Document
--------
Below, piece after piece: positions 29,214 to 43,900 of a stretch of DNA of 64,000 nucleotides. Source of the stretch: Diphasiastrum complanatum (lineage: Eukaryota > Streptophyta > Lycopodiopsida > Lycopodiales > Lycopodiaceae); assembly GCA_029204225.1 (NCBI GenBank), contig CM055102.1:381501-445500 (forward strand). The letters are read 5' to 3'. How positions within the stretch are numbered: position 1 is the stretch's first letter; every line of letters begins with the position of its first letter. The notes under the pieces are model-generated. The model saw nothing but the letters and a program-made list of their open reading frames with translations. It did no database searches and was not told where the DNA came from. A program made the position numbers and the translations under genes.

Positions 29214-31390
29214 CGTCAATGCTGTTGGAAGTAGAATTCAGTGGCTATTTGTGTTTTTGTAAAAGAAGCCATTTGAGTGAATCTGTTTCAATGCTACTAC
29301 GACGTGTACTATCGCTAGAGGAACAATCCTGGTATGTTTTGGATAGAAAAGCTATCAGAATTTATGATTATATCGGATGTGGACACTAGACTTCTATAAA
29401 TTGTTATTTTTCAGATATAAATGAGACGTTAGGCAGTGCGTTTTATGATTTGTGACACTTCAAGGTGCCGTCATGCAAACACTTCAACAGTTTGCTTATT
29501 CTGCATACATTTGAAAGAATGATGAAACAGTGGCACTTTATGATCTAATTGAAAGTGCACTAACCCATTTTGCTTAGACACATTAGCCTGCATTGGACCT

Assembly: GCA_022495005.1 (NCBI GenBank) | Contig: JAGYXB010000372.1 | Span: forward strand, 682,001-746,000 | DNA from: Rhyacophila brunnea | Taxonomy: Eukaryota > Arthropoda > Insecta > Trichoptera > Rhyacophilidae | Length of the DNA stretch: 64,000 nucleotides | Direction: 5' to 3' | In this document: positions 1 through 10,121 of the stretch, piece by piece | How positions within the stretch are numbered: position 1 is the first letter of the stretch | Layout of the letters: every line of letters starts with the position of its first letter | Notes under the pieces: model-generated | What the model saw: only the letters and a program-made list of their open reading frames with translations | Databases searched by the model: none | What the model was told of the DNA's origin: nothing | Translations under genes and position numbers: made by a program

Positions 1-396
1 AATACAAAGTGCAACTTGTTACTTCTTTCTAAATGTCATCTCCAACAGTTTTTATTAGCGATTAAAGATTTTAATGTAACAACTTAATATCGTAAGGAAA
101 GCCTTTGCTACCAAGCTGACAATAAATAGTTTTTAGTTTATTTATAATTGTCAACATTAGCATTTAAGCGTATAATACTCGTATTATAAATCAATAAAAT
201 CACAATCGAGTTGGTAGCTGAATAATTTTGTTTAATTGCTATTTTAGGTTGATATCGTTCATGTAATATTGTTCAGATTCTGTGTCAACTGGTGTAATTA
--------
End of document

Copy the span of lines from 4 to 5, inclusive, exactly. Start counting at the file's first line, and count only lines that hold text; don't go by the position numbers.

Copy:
29301 GACGTGTACTATCGCTAGAGGAACAATCCTGGTATGTTTTGGATAGAAAAGCTATCAGAATTTATGATTATATCGGATGTGGACACTAGACTTCTATAAA
29401 TTGTTATTTTTCAGATATAAATGAGACGTTAGGCAGTGCGTTTTATGATTTGTGACACTTCAAGGTGCCGTCATGCAAACACTTCAACAGTTTGCTTATT